Membership Action Item: Protect Title IX Due Process

Teresa R. Manning

As expected, the Biden Administration proposed a new rule to implement Title IX, the federal ban on sex discrimination in federally funded education that is now used to address campus sexual misconduct.  The proposal would undo fairness guarantees put in place by Trump Education Secretary Betsy DeVos. For example, it would remove live hearings in favor of “individual meetings” held by Title IX staff—the very people who made Title IX a mess in the first place.

The proposed rule represents a major backward step, except now there’s the backstop of case law: Since Title IX became a campus weaponhundreds of courts have found that schools act illegally when they deny due process to those accused. For example, in a court opinion against Cornell University just last month, Judge Jose Carbranes described Cornell’s conduct as “brutish overreach ... at the expense of simple fairness.”

Already, state attorneys general are taking the rule to court for its due process deficiencies and also its redefinition of “sex” to include gender ideology and same-sex orientation, yet more leftwing agency activism.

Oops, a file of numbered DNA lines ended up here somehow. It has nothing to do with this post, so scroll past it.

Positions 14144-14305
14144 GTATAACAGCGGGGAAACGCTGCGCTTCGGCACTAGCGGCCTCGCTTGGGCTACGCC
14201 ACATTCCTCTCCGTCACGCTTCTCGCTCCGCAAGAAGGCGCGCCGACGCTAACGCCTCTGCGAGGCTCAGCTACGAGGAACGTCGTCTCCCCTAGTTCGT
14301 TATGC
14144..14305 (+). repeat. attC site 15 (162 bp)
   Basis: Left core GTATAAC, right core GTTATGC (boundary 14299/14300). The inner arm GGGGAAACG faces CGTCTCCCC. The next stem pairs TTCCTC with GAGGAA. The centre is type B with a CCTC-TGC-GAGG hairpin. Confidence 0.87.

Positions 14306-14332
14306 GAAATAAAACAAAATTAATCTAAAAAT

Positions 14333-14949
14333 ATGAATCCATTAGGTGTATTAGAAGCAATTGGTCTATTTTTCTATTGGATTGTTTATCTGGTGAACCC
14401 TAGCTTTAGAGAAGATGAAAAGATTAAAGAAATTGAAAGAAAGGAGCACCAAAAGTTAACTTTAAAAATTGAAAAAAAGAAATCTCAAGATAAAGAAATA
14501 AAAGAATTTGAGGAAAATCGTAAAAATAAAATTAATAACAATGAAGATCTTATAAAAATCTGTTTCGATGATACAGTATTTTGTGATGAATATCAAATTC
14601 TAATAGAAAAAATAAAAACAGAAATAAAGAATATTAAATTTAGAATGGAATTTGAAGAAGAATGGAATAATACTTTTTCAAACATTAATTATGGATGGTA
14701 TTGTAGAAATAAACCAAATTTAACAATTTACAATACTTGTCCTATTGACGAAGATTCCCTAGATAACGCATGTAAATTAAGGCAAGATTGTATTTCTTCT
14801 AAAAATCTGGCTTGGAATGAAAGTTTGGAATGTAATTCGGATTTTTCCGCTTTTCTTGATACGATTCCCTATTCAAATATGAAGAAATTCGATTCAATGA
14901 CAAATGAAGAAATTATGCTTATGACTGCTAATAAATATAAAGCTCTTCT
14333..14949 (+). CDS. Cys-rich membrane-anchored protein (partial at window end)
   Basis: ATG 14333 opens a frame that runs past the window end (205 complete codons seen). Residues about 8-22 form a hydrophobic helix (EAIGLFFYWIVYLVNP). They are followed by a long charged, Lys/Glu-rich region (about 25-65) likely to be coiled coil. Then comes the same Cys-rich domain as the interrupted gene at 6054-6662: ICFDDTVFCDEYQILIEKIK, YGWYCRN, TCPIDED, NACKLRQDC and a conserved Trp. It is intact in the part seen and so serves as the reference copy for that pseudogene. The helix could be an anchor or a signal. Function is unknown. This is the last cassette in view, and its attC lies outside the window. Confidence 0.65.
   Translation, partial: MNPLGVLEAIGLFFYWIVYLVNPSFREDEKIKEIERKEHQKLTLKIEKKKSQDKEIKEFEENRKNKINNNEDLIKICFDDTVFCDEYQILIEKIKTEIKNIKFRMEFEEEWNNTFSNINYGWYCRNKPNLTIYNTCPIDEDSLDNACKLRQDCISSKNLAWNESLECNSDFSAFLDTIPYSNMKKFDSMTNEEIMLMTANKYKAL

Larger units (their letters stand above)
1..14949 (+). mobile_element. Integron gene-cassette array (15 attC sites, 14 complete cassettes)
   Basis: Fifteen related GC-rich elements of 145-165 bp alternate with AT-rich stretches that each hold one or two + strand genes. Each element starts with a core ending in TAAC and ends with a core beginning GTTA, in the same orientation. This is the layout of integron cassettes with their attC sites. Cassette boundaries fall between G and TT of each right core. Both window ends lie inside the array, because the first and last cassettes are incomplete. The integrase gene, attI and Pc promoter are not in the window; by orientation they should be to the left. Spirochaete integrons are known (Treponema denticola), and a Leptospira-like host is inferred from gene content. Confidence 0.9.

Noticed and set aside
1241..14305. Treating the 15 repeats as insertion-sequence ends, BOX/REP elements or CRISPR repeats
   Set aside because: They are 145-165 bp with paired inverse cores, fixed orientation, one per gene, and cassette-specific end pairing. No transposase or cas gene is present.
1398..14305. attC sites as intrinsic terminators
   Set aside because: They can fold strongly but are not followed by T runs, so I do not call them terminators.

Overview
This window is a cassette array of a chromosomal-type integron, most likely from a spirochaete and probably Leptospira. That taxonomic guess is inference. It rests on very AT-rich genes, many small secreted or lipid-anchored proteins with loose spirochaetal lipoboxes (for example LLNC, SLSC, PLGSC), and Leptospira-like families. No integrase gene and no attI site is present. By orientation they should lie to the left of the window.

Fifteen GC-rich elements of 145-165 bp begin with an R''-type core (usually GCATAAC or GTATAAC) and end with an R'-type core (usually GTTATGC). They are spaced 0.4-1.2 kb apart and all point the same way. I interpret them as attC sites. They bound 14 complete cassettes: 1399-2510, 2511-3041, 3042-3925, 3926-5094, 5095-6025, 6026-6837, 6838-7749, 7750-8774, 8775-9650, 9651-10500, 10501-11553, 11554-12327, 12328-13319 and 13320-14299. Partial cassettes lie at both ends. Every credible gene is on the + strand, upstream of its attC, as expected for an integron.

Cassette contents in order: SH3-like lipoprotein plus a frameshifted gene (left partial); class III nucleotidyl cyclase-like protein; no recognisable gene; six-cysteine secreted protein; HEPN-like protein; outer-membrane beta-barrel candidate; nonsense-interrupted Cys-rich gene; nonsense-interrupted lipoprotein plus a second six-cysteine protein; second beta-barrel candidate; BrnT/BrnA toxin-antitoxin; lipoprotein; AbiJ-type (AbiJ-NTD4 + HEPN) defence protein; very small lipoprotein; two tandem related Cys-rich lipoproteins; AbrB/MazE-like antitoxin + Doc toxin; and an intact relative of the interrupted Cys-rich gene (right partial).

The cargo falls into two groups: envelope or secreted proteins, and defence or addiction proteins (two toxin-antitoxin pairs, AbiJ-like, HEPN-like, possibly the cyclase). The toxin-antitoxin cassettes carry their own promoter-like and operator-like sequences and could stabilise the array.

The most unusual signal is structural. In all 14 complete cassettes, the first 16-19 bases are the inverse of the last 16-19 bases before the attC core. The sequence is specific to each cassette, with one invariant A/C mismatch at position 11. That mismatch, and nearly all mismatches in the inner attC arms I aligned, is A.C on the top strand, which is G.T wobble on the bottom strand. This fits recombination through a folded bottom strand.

NAS members should also do their part: The Administrative Procedures Act governs this rule-making process and allows public input after a regulation has been published in the Federal Register. The proposed Title IX rule was formally published on July 12, 2022, and the comment period lasts until September 12, 2022.

We urge all NAS members to participate in this process. An extensive record of objections buys time and helps those mounting legal challenges. If the agency does not address comments made, it is said to be acting arbitrarily and therefore illegally. 

More time also means more opportunity to complain to Congress about what Title IX has become. Yes to its original promise of equal opportunity in education. But no to a weapon in campus sex wars that flouts the due process of law.

To submit a public comment, go here and click the green button on the righthand side. For suggestions on format and tone, click here.

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